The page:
his death: “If I was the President/I’d pay my mama’s rent/Free my homies and
them/Bulletproof my Chevy doors.” On “u,” Kendrick bares suicidal thoughts,
interrupting the verses to take swigs of alcohol: “And if this bottle could
talk *gulp* I cry myself to sleep/Bitch everything is your fault.” And later:
“I think your heart made of bullet proof/Shoulda killed you ass a long time
ago/You shoulda feeled that black revolver blast a long time ago.” But the album’s
morbid and uncertain verses are matched by an equally assertive counterpart.

The first single, “i”, sees Lamar celebrating the
potentiality of life: “Everybody lack confidence, everybody lack confidence/How
many times my potential was anonymous?/How many times the city making me
promises?/So I promise this, nigga/I love myself.” Similarly, Kendrick exhibits
passionate self-ownership on “The Blacker the Berry”: “You hate me don’t
you?/You hate my people, your plan is to terminate my culture/ You’re fuckin’
evil I want you to recognize that I’m a proud monkey/You vandalize my
perception but can’t take style from me.”

The flows are further split by Lamar’s tendency to
perform as other characters on the album. He dramatizes a conversation between
himself and a homeless man on “How Much a Dollar Cost,” on “Momma” he adopts
the perspective of a kid he’s run into on the streets of Compton, and on “These
Walls” he speaks from the viewpoint of the woman he is having sex with as well
as the father of her child who is now in prison. The alternative narratives are
presented in conversation with each other, often as two irresolvable poles of
the same argument. For example, Kendrick praises the virtues of hard work in
the face of racism on the first verse of “Institutionalized”: “Me,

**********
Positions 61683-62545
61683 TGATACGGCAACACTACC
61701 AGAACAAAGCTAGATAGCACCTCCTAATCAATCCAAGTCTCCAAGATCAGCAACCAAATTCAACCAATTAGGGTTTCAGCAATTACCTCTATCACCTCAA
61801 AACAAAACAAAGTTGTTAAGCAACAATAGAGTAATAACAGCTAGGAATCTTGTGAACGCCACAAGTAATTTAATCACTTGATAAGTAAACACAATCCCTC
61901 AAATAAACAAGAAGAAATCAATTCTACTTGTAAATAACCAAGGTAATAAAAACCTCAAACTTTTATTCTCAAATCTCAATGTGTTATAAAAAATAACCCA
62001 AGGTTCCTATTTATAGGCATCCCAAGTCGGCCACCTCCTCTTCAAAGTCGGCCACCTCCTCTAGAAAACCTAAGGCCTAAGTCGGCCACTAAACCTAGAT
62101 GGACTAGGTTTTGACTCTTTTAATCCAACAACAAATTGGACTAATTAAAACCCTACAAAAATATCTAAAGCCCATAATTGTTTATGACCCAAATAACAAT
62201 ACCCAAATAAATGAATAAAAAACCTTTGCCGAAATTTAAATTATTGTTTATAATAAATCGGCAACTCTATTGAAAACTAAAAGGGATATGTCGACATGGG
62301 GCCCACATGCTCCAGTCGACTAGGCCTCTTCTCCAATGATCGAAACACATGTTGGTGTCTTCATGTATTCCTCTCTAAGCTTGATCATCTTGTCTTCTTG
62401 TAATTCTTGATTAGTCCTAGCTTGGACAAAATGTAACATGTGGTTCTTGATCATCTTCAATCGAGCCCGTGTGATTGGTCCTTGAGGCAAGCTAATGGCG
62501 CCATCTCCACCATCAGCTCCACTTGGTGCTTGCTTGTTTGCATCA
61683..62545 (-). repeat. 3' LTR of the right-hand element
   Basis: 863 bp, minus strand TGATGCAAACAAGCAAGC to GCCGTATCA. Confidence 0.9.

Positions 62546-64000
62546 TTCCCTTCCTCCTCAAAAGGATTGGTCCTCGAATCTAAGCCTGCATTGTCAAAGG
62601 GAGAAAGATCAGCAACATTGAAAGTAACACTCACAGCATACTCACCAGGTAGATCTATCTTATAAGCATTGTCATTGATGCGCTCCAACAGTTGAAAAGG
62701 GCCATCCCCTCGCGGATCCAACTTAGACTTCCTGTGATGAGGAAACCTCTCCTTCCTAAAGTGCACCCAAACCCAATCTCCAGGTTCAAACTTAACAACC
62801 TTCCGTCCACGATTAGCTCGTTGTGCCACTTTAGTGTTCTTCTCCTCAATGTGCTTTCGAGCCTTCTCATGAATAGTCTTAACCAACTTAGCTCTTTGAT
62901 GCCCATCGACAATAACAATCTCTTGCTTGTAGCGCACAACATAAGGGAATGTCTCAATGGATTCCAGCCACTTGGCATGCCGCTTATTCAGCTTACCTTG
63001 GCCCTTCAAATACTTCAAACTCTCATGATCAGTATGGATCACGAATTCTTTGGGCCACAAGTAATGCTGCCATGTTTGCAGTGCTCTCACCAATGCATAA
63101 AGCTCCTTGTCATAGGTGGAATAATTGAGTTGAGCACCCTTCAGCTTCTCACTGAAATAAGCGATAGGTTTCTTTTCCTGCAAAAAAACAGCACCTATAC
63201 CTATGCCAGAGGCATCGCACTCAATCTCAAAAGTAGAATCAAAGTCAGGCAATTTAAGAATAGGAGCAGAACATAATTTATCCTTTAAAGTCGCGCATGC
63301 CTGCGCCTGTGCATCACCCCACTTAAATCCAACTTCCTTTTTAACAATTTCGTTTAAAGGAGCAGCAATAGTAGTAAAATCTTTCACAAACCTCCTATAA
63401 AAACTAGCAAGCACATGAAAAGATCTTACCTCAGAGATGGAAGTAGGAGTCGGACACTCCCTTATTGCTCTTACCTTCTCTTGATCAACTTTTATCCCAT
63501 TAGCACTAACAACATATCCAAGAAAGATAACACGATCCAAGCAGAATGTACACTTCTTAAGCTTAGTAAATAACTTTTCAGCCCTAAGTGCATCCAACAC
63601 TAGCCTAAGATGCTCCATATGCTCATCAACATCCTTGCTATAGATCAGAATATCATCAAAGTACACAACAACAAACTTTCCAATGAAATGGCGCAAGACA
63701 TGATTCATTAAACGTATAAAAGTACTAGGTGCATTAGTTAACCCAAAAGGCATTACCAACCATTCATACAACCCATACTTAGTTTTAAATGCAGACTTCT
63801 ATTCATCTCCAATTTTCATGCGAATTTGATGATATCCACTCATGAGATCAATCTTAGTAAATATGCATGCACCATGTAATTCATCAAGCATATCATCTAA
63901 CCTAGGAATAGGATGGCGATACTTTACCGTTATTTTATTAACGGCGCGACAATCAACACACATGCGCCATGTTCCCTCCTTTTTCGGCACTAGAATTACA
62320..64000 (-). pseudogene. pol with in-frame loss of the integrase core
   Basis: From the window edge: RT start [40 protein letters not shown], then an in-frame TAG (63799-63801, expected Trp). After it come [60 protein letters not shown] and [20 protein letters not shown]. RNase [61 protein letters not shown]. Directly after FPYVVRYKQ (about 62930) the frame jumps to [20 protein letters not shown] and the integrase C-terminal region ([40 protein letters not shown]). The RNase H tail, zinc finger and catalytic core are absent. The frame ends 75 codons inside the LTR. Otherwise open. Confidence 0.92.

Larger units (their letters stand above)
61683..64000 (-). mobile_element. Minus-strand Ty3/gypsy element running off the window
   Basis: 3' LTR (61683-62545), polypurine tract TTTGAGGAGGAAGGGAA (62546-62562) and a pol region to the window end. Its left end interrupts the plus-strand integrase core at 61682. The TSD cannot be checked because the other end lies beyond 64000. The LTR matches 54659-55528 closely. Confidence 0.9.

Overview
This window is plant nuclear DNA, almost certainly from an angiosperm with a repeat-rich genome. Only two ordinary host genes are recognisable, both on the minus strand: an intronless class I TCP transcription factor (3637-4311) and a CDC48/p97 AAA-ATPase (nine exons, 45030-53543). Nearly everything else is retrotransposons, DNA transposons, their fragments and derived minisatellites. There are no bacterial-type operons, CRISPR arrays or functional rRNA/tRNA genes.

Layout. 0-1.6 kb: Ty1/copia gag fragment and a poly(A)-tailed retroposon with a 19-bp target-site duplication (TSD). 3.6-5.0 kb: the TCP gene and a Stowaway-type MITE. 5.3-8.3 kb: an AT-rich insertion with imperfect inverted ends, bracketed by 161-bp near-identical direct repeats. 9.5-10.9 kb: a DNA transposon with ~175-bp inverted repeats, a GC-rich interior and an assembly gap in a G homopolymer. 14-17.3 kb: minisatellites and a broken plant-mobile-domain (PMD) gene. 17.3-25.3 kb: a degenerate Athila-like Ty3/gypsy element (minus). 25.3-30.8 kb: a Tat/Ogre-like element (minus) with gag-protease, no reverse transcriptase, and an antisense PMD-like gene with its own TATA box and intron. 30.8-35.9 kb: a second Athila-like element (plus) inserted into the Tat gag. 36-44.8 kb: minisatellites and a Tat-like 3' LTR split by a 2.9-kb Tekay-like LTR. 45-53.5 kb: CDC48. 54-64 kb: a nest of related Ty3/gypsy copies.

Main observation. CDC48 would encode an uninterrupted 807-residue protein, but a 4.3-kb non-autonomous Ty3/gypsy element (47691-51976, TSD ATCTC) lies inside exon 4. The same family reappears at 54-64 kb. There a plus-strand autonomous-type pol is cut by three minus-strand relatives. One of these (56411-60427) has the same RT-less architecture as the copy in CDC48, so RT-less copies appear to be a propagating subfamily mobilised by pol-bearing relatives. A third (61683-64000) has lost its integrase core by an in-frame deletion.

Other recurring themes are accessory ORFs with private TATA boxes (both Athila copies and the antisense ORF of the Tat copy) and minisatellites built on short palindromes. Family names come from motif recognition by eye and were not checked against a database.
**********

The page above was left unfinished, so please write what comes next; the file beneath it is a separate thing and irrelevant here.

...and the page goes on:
scholarship? No, streets put me through colleges/Be all you can be, true, but
the problem is/Dream only a dream if work don’t follow it.” But on the second
verse he gives voice to a different side of the argument, this time speaking
from the viewpoint of a friend accompanying him to the BET Awards: “Now I can
watch his watch on the TV and be okay/ But see I’m on the clock once that watch
landin’ in L.A./Remember steal from the rich and givin it back to the poor/Well
that’s me at these awards.”

The choice to simultaneously disrupt and flow, and the
choice to treat hip-hop as a limitless genre, open to any number of sounds is
more than an aesthetic choice. It is also an ethical choice. It’s a choice that
welcomes contradiction rather than shuns it, silences, or absorbs it.

In To Pimp a
, the disruptions are not simply an aesthetic choice, but form the
basis of the album’s primary narrative concern: a constant, probing
interrogation of one’s own position through the relative positions of others.
The other voices on the album—those of other people and those embodied by
Kendrick—are not resolved or silenced. They continue to linger inside the music
and question its convictions.